Wednesday, May 17, 2017

Thursday, May 18. 2017

Happy Mount Saint Helens-a-versary. 37 years ago, on May 18th 1980, Mount Saint Helens erupted and today I'll be gone from Vanier as our intrepid grade 12's head down to visit for our 12th consecutive year. I leave you in the capable hands of Mr. Allen.

Today's schedule is D-C-B-A

D Block Introduction to Psychology 11 - We'll head to the library to work on:

  1. Week 4 or Week 5 package
  2. Psychology  Inquiry project
  3. psyblog or psych journal

Don't forget that the online textbooks are Introduction to Psychology and Psychology

C Block Social Studies 11 - Today is it...we're in the library for the last day for you to work on your "Complete Idiot's Guide to Fascist Dictatorship" project (due May 29). I really don't want you to get caught up in the minutia of details. The important thing here is to see the big picture and understand how the dictators in the 30's came to power and then held on to power. Look at Monday's blog entry for help or see me too. Good luck.

B Block Law 12 - I have the library booked today for you to continue working on your civil law major term project. From the Canada Safety Council dealing with Social Host Liability:

It is important for every social host to consider the consequences involved with the service of alcohol because there will continue to be lawsuits. The social host could be found to have a duty of care to guests and all those who are at risk due to the intoxication of the guests for events that could be foreseeable. Further, the host has a duty to monitor and supervise the service and consumption of alcohol during a party or event. The best course is to take risk management measures. The social host should check his or her insurance to determine if there is coverage for any incident that may occur on the property or as a result of actions from the property. When hosting a party, plan appropriately. This includes:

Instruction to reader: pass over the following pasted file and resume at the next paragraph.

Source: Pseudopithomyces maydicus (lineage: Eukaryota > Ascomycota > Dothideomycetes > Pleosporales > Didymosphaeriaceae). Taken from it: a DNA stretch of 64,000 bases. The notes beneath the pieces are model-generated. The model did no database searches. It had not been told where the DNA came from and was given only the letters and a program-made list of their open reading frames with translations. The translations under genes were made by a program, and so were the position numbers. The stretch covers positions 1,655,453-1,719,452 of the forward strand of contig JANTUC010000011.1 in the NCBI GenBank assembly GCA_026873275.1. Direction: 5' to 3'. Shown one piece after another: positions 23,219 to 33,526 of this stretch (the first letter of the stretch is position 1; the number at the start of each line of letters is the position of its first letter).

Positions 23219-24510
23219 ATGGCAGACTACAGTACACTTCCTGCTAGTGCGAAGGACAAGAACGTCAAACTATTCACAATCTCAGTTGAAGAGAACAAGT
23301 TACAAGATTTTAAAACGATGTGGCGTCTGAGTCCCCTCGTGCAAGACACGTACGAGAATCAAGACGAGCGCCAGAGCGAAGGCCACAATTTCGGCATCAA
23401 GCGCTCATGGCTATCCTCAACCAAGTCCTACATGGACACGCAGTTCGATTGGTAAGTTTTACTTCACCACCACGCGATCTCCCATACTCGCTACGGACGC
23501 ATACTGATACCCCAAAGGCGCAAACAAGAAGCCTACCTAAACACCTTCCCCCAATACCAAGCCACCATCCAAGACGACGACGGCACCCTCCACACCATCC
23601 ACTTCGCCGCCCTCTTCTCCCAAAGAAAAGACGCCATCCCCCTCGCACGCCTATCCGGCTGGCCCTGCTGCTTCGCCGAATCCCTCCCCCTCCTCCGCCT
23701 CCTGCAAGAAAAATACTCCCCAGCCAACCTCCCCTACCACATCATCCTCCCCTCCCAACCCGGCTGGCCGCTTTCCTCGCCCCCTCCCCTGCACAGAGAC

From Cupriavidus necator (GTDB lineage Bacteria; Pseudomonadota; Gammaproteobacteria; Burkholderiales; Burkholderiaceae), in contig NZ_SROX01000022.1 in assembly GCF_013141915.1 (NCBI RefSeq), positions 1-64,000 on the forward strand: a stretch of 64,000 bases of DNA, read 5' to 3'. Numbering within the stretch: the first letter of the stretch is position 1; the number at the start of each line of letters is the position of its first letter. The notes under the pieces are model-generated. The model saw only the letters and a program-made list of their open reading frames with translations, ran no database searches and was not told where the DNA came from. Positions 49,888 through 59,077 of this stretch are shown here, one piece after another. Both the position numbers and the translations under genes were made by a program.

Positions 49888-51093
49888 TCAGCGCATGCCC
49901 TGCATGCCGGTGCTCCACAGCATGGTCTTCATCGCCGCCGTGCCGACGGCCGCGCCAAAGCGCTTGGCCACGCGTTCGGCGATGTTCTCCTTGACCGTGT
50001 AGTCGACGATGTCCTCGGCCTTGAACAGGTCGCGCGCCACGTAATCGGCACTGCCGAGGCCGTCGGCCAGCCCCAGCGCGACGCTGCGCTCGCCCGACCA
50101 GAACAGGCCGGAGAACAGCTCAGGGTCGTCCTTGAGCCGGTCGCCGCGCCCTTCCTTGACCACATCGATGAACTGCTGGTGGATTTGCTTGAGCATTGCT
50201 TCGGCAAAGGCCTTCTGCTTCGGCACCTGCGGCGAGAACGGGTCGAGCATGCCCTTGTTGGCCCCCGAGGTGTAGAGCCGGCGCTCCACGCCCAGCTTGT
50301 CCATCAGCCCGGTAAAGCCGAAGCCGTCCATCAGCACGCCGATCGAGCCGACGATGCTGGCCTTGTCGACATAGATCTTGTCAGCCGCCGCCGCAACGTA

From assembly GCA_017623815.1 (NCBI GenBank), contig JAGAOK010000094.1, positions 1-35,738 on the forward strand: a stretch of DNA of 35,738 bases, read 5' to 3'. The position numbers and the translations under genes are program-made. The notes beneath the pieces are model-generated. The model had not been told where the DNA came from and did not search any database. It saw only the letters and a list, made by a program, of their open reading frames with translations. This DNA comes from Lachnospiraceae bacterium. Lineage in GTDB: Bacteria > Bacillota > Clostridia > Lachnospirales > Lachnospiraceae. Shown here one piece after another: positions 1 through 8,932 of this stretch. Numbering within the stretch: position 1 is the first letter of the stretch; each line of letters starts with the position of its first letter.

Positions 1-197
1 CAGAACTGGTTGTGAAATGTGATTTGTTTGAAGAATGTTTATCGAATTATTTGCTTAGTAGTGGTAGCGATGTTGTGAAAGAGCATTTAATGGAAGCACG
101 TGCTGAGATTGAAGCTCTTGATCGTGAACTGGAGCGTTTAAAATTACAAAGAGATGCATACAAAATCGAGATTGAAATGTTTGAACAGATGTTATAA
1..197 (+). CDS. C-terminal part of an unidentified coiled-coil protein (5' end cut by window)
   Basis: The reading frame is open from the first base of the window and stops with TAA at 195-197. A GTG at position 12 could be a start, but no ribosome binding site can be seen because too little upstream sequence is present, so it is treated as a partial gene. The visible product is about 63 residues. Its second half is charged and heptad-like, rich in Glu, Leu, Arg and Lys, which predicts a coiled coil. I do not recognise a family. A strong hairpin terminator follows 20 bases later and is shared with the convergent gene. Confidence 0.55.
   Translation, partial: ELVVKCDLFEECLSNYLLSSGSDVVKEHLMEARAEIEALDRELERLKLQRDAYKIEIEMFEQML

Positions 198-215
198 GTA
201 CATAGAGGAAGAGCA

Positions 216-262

1. Either don't drink or limit your own consumption of alcohol in order to track that of your guests. 
  2. Know your guests - it is much easier to track the changes in behaviour of those you know. 
  3. Try to serve all drinks yourself and avoid self-serve bars to track and monitor your guests' consumption. Consider hiring a bartender trained in alcohol service. 
  4. Have plenty of non-alcoholic choices. 
  5. Serve lots of food that has protein and fat - salt encourages more drinking and sugar does not mix well with alcohol. 
  6. Meet, Greet and Repeat - meet and greet all your guests as they arrive in order to determine if they have had anything alcoholic to drink before arriving. If the party is an open house or cocktail format, repeat the process as guests leave. 
  7. If a guest is intoxicated, encourage him or her to give you their car keys if relevant. Buddy up with a friend to assist in persuading the intoxicated person to take a cab. 
  8. Keep the phone numbers of cab companies handy and tell the guest that a cab has been ordered - don't give them the option to refuse. 
  9. If the guest is quite intoxicated, keep that person with you until they have sobered or can be left with a sober responsible person. 
  10. Only time will sober the person, not additional fluids or food. Offering a spare bed is a good recourse. 
  11. If the person refuses to give the car keys or spend the night at your house, call the police. It may seem drastic, but it could be a choice between that of an upset friend or far more tragic consequences. 
Having a plan will allow you to prevent problems from happening or a least, handle the problems in the least unpleasant way and perhaps, allow you to enjoy your own party.

A Block Introduction to Law 9/10 - Today we'll watch an episode of Criminal Minds from Season 4 (Episode 24) called Amplification...The BAU responds quickly after a homegrown terrorist releases a new strain of a deadly bacteria (Anthrax) in Annapolis that threatens the public and puts a member of the team at risk.When finished I'll have you use the Criminology the Core textbooks and look through pages 246-248 (Terrorism) to determine what (if any) form of terrorism the perpetrator in the episode has committed and why they committed it.

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